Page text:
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Thread: Sea run Dollies in Seward

  1. #1
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    Default Sea run Dollies in Seward

    I have heard that time is nearly here to give er a go at some dollies in rez bay. Looking for some advice on how to land a few. Advice for flies and spin set ups would be great! As well as where to go, when, etc. My boy and I are just learning to fly fish, so we are looking for opportunities to practice. But we are not opposed to falling back to old faithful if necessary! thanks in advance

  2. #2

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    Only fished for them in Rez Bay once quite a few years ago, and that was the last week of June. I found them anywhere I wetted a line in the bay, with concentrations around the river/creek mouths. I was fly fishing, and they really slammed slender #4 Clausers in chartreuse/white as well as small pink shrimp. Bud was casting a 1/4 oz silver Crocodile and did almost as well. Fishing ground to a halt quickly once the tide started falling but was downright hot the first three hours of incoming. I'm sure lots of folks on here have more recent reports and can say more about other months.

  3. #3
    Member cod's Avatar
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    As I recall, Preachers Pond, along the hiway has dollies in it as soon as the ice is off it. Good place to get warmed up.
    Grouse Lake also is full of dollies but they quickly drop out the creek as soon as the ice leaves. ( if there was ice on these waters this warm winter).
    Then in late April thru May, we got dollies on the fly and spin fishing Lowell Pt.
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    Thanks for the info. I know of several places to hit them in fresh water. Just thought it would be fun give it a go on the saltwater. So i have heard everything from early April, on through July. Any idea on how to pare down the dates? or do they run the entire time?

  5. #5

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    Quote Originally Posted by beekeeper86 View Post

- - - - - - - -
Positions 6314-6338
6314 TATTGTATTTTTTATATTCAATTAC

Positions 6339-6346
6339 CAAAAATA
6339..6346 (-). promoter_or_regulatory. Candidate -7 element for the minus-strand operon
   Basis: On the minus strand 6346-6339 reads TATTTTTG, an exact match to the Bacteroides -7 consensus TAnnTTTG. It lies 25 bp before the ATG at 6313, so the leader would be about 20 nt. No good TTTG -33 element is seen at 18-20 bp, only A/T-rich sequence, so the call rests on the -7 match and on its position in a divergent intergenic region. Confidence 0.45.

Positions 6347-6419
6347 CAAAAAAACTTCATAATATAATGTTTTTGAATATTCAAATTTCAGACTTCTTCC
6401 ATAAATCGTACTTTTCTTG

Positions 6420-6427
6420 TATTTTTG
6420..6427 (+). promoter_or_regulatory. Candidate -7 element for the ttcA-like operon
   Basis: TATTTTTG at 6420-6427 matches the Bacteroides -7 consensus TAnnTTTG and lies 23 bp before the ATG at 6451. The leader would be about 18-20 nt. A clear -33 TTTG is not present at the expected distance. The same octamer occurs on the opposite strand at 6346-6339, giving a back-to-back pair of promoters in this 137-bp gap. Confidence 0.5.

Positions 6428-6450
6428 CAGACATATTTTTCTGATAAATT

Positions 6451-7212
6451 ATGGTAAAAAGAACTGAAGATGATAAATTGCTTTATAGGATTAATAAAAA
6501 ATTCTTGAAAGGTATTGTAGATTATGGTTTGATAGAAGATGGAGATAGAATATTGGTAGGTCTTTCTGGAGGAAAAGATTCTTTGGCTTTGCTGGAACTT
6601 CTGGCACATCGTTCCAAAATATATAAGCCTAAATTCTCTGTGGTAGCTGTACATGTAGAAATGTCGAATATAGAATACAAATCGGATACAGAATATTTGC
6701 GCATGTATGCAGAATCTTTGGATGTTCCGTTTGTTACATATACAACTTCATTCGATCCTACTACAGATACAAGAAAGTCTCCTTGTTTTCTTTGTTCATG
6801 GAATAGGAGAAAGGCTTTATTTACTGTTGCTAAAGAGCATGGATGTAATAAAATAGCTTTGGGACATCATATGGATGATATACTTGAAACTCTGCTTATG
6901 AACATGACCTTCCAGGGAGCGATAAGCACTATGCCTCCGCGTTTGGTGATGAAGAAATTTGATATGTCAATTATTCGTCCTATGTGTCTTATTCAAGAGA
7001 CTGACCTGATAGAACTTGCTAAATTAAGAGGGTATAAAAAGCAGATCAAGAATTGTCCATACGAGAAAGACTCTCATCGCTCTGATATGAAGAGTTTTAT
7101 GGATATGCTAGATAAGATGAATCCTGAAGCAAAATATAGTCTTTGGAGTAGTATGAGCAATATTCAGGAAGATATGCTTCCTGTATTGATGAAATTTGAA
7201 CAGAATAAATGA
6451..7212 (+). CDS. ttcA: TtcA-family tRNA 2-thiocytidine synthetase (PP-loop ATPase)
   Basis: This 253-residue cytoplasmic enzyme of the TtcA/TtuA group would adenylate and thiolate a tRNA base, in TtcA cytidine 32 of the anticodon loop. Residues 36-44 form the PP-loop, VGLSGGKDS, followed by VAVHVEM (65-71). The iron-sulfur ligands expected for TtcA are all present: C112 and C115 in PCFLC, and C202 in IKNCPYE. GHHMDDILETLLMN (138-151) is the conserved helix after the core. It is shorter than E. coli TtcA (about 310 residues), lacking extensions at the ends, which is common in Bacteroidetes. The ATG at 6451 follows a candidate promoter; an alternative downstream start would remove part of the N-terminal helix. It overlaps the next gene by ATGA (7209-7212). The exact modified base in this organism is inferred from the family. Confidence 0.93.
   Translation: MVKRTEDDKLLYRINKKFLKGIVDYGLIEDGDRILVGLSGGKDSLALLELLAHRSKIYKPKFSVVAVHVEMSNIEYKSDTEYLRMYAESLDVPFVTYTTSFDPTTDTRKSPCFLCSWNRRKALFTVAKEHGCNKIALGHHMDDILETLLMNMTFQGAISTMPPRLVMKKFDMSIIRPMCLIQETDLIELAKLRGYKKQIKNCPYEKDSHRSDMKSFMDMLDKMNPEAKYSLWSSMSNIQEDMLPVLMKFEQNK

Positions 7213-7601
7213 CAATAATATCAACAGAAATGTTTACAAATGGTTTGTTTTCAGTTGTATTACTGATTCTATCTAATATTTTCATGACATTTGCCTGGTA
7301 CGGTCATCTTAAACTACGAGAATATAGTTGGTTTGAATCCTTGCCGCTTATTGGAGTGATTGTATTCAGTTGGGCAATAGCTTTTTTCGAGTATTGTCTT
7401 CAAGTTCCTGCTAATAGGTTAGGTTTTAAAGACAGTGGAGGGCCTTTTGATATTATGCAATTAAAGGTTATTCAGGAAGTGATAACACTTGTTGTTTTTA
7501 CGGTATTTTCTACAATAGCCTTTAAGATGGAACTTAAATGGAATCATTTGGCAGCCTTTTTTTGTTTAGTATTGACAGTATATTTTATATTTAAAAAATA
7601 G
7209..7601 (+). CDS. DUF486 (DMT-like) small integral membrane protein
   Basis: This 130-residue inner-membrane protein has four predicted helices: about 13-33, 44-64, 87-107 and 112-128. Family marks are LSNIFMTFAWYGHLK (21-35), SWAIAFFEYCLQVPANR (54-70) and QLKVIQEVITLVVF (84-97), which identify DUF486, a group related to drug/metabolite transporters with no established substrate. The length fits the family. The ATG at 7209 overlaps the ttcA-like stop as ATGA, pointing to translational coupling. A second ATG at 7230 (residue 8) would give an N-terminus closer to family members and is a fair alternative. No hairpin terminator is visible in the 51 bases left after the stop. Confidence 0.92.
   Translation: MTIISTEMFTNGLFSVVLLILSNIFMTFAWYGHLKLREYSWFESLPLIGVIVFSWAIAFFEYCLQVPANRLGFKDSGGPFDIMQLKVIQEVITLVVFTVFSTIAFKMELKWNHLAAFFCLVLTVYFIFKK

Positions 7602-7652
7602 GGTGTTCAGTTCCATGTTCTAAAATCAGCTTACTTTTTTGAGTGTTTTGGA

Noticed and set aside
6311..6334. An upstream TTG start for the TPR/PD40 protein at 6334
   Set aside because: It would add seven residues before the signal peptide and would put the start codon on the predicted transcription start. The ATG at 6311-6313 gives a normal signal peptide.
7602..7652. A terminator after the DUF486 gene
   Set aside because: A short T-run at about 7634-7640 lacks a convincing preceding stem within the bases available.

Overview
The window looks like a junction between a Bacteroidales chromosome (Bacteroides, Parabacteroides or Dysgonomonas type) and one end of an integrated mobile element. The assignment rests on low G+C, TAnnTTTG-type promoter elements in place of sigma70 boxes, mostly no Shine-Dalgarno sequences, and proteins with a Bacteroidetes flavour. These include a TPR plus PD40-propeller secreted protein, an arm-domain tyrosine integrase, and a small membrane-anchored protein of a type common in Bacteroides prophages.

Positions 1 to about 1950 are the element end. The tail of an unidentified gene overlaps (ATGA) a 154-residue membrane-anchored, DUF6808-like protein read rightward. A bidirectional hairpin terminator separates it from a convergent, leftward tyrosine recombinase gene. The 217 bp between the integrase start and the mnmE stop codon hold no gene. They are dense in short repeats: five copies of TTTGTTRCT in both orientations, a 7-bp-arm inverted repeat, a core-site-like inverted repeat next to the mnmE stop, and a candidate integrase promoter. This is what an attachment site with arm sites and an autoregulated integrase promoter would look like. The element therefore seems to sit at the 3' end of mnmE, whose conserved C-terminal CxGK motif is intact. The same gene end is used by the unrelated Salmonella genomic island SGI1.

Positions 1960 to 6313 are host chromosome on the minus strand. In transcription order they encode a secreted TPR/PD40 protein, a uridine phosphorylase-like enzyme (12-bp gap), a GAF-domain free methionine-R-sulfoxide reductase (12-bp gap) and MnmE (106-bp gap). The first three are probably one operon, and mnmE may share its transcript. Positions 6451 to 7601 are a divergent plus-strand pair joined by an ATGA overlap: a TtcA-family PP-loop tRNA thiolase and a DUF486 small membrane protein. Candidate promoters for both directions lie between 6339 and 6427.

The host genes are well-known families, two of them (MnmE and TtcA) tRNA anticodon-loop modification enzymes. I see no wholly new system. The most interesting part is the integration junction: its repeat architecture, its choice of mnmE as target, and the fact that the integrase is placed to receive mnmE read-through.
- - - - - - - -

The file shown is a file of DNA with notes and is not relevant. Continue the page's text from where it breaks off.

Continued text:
Any idea on how to pare down the dates? or do they run the entire time?
    They spill out of freshwater into the salt at more or less the same time each spring, then hang there and feed for months until they start coming back up into the rivers mid-summer to early fall. Before they fall out, you're kinda wasting your time in salt water, but once they move out to the salt they get pretty scarce in the fresh if there's any way for them to get to the ocean. Dunno the timing for Rez, but here at home they start heading out to the salt late in April or early May (depending on water temp), then start back into fresh mid-to late July, mostly timed to the peak of the pink salmon run.

    Someone else can fill in on the timing for Rez, I'm sure.

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    Quote Originally Posted by beekeeper86 View Post
    Any idea on how to pare down the dates? or do they run the entire time?
    Not to be a smart-A, but since your location says Seward....You could go fishing and give it a try......pick a few likely spots and take a couple hours once or twice a week and go hit a couple likely spots during the appropriate tide cycle. Try some different sized lures or flies until you figure out what matches the available feed and eventually, you'll have it dialed in. I'm guessing, that over the course of a couple spring seasons one could get timing and locations at least somewhat dialed in. Every year is different conditions-wise so timing will likely vary as well.

  7. #7

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    Carry a thermometer with you and keep tabs on the stream temps. On my home river 3 days in a row of 42 degree temps usually starts the dollies downriver.

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    Member FishGod's Avatar
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    Pink and chum fry are the first salmon species to out-migrate into saltwater. As mentioned, this movement is dictated by temperature. This "usually" takes place from early May through June.
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  9. #9
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    My experience at the mouth of the Homer harbor has been incoming tides in the spring, mid April to June. Usually with arrival of shorebirds. I know of one caught there by a troller already this year.
    Watch for feeding fish and cast to one side or the other. Lots of times I would just "be ready" until I saw a boil, no sense having your fly in the wrong place.


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